Coronavirus Economic Assistance

While our community grapples with the impact of the coronavirus pandemic, the Congressman's team has created this page to help taxpayers, businesses and others affected by the coronavirus. This page will be updated as new information is available.

For other information about the COVID-19 virus, people should visit the Centers for Disease Control and Prevention (CDC) ( for health information. Other information about actions being taken by the U.S. government is available at and in Spanish at The Department of Treasury also has information available at Coronavirus: Resources, Updates, and What You Should Know.

Guidance from the IRS: 

The IRS will have two new, online portals related to the economic impact payments.

The first portal—Non-Filers: Enter Payment Info— was launched on April 10 for individuals who are not required to file tax returns. A second portal—Get My Payment—will allow taxpayers to obtain information about their economic impact payment and provide their banking information.

  • Non-Filers: Enter Payment Info (launched April 10): This portal is for individuals who are not required to file tax returns. It will allow non-filers to register for their rebate payments and provide the IRS their adjusted gross income, number of dependents, marital status, and banking information for direct deposit.
  • Get My Payment (forthcoming): The IRS plans to open a new, online portal called Get My Payment soon. It will allow taxpayers, once authenticated, to find out the status of their economic impact payments and, if no payment or check has been issued, to provide their banking information for direct deposit. No other updates may be provided on the portal.

Why are these portals important? Treasury and the IRS initially estimated that there would be 171 million rebate payments under the CARES Act and that 101 million of these payments would be paid by paper check unless the IRS receives direct deposit information for these payments before a paper check is mailed. These checks will be issued at a rate of about 5 million per week beginning at the end of April, which could take up to 20 weeks to get all the checks out. The IRS is endeavoring to pay as many individuals as possible through direct deposit rather than by mailing paper checks.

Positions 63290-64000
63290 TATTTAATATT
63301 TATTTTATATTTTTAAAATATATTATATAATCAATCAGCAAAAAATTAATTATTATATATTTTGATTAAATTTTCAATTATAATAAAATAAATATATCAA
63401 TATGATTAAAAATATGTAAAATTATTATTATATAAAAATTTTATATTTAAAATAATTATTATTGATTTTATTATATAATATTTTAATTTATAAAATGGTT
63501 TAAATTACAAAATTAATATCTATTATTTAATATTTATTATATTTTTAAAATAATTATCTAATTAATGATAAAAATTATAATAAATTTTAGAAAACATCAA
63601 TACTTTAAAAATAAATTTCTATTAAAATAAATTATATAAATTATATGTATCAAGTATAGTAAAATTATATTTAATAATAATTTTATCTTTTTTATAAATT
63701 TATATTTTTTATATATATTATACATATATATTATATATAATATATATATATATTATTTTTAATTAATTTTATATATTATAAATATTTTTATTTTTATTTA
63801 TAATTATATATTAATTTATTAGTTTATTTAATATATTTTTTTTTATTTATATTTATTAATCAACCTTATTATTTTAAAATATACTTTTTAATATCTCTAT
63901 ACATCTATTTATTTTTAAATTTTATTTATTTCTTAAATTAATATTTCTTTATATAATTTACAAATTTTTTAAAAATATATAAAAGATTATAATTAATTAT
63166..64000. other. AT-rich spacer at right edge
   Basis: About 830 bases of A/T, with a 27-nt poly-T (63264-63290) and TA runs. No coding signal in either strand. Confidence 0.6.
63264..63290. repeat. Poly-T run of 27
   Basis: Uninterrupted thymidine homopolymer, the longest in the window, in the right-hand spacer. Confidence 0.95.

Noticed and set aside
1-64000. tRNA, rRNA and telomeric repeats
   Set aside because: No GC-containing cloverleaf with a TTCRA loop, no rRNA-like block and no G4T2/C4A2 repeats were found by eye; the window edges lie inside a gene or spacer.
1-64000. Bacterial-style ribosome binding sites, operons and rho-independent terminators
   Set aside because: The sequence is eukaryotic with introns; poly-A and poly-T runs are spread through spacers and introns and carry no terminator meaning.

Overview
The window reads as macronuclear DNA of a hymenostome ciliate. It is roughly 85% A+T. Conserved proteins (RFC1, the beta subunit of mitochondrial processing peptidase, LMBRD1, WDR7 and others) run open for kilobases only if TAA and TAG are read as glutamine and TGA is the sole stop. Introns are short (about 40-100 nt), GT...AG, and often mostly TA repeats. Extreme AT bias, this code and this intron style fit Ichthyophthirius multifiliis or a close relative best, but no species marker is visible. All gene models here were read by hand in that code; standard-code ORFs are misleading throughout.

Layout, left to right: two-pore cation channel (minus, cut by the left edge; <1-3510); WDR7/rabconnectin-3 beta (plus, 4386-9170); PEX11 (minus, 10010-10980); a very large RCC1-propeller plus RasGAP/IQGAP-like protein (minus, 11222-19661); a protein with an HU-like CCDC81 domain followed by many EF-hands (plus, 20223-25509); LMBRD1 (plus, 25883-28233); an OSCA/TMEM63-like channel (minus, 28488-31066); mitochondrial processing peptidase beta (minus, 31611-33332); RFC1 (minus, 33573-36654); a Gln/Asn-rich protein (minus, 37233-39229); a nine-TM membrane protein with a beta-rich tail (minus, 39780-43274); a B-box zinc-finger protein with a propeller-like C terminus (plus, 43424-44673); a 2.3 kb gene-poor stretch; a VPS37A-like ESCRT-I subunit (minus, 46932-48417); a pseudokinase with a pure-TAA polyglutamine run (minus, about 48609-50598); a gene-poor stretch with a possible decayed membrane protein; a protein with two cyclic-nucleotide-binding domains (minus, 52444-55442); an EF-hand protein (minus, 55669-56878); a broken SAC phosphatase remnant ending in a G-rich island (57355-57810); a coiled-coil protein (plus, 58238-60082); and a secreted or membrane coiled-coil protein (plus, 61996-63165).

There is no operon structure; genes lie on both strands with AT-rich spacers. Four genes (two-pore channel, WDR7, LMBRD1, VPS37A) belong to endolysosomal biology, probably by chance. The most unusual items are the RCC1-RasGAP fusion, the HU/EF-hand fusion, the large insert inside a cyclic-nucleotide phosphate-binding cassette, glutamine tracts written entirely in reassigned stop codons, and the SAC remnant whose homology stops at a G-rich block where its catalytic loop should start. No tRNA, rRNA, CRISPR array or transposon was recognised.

With these new portals, individuals have three options for providing their direct deposit information to the IRS before a paper check is mailed. An individual could:

  • file his or her 2019 tax return and include the requested banking information on the return (for individuals required to file a federal tax return in 2019 that have not done so);
  • provide his or her information, including banking information, through Non-Filers: Enter Payment Info (for individuals not required to file a federal tax return); or
  • provide his or her banking information through Get My Payment (for individuals who already filed a tax return in 2018 or 2019 without this information).


In the weeks immediately after the passage of the CARES Act, Americans will see fast and direct relief in the form of Economic Impact Payments. For more information, CLICK HERE.

The information that Congressman Horsford received from the IRS and Treasury Department is below:

Starting the week of April 13, the IRS will begin sending out direct payments, starting with about the 60 million Americans who have direct deposit information on file with the IRS from their 2018 or 2019 tax returns. 

This will include SSA beneficiaries who filed federal tax returns that included direct deposit information.